As President Robert Mugabe starts a new five-year term to rule Zimbabwe until he’s 94, his party faces a succession battle between his vice president, whose nom de guerre was “Comrade Spill Blood,” and a former spy chief known as “The Crocodile.”
The contest pits Vice President Joice Mujuru, who took the name of Teurai Ropa, or “Spill Blood” in the Shona language, when as a teenager she joined the fight for independence, against Defense Minister Emmerson Mnangagwa, who at age 19 led a sabotage unit known as the “Crocodile Gang.”
“The succession issue remains a challenge to the party,” Patrick Chinamasa, a politburo member of Mugabe’s Zimbabwe African National-Patriotic Front and the justice minister, said in Aug. 7 interview in Harare, the capital. “We are fully cognizant of the divisive nature of the succession issue. We need to deal with it without losing cohesion.”
With the backing of many in the armed forces, intelligence and police chiefs, Mnangagwa would probably focus on keeping military leaders in control of diamond fields and some of the country’s best farmland, according to analysts including Mark Rosenberg of Eurasia Group and Gilbert Khadiagala of South Africa’s University of the Witwatersrand. Mujuru may seek to repair relations with the international community to boost her faction’s investments in banking and retail, Rosenberg said.
“Mujuru and her allies are vested in industries like finance, retail and hospitality that demand more rational policies to grow,” Rosenberg said.
In 2000 Mugabe started a program of seizing white-owned commercial farms that led to a decade-long crisis in which the economy slumped 39 percent and inflation soared to an estimated 500 billion percent, according to the International Monetary Fund. Mugabe won the July 31 president race with 61 percent of the vote, which his opponent, Morgan Tsvangirai, described as a “farce” because of alleged rigging.
The MDC on Aug. 9 submitted a court challenge in Harare against the results, saying 870,000 names were duplicated on the voters’ roll. It called for a fresh election within 60 days. In a speech in Harare today Mugabe said critics of the election win can “go hang.”
Mujuru would probably dilute Mugabe’s program known as indigenization that seeks to force foreign-owned companies such as Impala Platinum Holdings Ltd. (IMP) and Anglo American Platinum Ltd. (AMS) and banks including the local unit of Barclays Plc to cede 51 of the shares in their local operations to blacks or the government, Rosenberg said.
During his 33 years in power, Mugabe has controlled the internal struggles in his Zimbabwe African National Union-Patriotic Front party over ethnic rivalry and patronage. Mugabe, who has denied reports that he’s received treatment for prostate cancer, has had medical check-ups in Singapore several times.
After casting his vote in the election, Mugabe said he would serve out his term.
There are “too many tensions and divisions for Mugabe to step down,” International Crisis Group researcher Trevor Maisiri said in an Aug. 5 interview in Harare. “The succession battle is going to be more intense than it was before.”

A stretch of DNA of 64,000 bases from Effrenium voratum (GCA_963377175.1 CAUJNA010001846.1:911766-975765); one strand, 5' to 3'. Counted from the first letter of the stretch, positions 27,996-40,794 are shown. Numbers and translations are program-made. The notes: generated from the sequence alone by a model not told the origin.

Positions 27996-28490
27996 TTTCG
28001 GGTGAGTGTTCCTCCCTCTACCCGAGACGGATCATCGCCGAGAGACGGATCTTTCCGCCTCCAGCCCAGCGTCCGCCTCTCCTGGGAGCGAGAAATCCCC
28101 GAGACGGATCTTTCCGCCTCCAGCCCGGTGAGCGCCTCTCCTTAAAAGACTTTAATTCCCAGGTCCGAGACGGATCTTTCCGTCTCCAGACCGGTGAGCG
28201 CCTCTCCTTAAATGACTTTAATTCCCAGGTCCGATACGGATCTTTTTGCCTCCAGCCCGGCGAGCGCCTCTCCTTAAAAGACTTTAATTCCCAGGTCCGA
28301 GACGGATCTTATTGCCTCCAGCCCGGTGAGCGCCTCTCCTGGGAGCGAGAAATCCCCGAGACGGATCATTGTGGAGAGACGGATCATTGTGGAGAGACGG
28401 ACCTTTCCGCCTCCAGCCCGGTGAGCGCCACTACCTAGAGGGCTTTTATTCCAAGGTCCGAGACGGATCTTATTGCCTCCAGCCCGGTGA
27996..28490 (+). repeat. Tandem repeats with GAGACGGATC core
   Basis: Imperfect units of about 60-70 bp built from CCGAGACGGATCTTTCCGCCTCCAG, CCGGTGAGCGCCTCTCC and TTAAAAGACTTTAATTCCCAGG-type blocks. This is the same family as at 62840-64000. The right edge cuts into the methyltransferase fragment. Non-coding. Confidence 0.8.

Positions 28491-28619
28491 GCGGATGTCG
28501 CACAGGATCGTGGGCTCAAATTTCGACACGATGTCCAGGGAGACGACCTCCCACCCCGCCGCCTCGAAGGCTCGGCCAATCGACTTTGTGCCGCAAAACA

Both Mujuru and Mnangagwa have been in Mugabe’s cabinet since independence in 1980.
Mnangagwa has served as head of the ministries of security, justice and rural housing and as the speaker of Parliament. He was the chief of intelligence when Mugabe ordered the North Korean-trained Fifth Brigade to crack down on rebels in the southwestern region of Matebeleland in the 1980s, resulting in the death of as many as 20,000 civilians from the Ndebele ethnic minority. The operation was known as Gukurahundi, or the early rain that washes away the chaff in Shona.
At 25, Mujuru became Zimbabwe’s youngest minister working her way up to vice-president in 2004. Her husband, Solomon Mujuru, led the main guerrilla army during the independence war and was the nation’s first army chief. He died in 2011 in a fire at his home.
Legally Mujuru, 58, is first in line to succeed Mugabe.
“She represents the gentler mode of contemporary politics -- unifying, motherly, compassionate and national,” Ibbo Mandaza, a former Mujuru adviser who’s the director of the Sapes Trust, a Harare-based political analysis group, said in an interview. “She’s the kind of person who would require and rely on a good team of advisers. She’s pragmatic, she listens.”
Mnangagwa, 66, is the chief of the joint operations command. He can draw on the support of powerful figures including Zimbabwe Defence Forces commander Constantine Chiwenga, Augustine Chihuri, the head of police, and Happyton Bonyongwe, who runs the Central Intelligence Organisation, Rosenberg said.
The military controls parts of the eastern Marange diamond field, according to non-profit groups such as New York-based Human Rights Watch and Partnership Africa Canada. A Zimbabwean parliamentary committee said in June tens of millions of dollars in diamond revenue hasn’t been paid to the Treasury.
Mnangagwa is “the typical strongman and therefore likely to be very ruthless. He’s not given to entertaining debate,” Mandaza said. On the economy, he’s “pragmatic,” he said. “He’s never been part of the indigenization campaign.”
Mugabe’s choice of who sits in his new cabinet in the coming days should indicate which faction has the upper hand.
“We are waiting to see how the securocrats, who are responsible for the election outcome, will show their hand now,” Mandaza said.
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